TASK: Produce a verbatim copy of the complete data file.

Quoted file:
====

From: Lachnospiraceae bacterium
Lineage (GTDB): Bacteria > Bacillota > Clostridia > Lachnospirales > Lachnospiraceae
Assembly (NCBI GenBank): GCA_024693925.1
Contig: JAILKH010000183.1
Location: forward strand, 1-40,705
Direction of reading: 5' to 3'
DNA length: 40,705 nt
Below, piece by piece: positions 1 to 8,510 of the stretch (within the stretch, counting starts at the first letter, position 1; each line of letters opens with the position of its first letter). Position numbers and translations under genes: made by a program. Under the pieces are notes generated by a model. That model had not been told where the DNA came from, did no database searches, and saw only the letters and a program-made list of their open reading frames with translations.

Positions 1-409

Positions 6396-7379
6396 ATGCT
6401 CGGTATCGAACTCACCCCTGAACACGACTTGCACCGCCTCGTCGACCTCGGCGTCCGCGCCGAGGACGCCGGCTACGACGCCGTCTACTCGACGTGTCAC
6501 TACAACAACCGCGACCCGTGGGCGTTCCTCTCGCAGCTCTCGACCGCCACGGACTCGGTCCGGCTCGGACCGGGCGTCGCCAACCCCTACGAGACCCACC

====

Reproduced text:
From: Lachnospiraceae bacterium
Lineage (GTDB): Bacteria > Bacillota > Clostridia > Lachnospirales > Lachnospiraceae
Assembly (NCBI GenBank): GCA_024693925.1
Contig: JAILKH010000183.1
Location: forward strand, 1-40,705
Direction of reading: 5' to 3'
DNA length: 40,705 nt
Below, piece by piece: positions 1 to 8,510 of the stretch (within the stretch, counting starts at the first letter, position 1; each line of letters opens with the position of its first letter). Position numbers and translations under genes: made by a program. Under the pieces are notes generated by a model. That model had not been told where the DNA came from, did no database searches, and saw only the letters and a program-made list of their open reading frames with translations.

Positions 1-409

Positions 6396-7379
6396 ATGCT
6401 CGGTATCGAACTCACCCCTGAACACGACTTGCACCGCCTCGTCGACCTCGGCGTCCGCGCCGAGGACGCCGGCTACGACGCCGTCTACTCGACGTGTCAC
6501 TACAACAACCGCGACCCGTGGGCGTTCCTCTCGCAGCTCTCGACCGCCACGGACTCGGTCCGGCTCGGACCGGGCGTCGCCAACCCCTACGAGACCCACC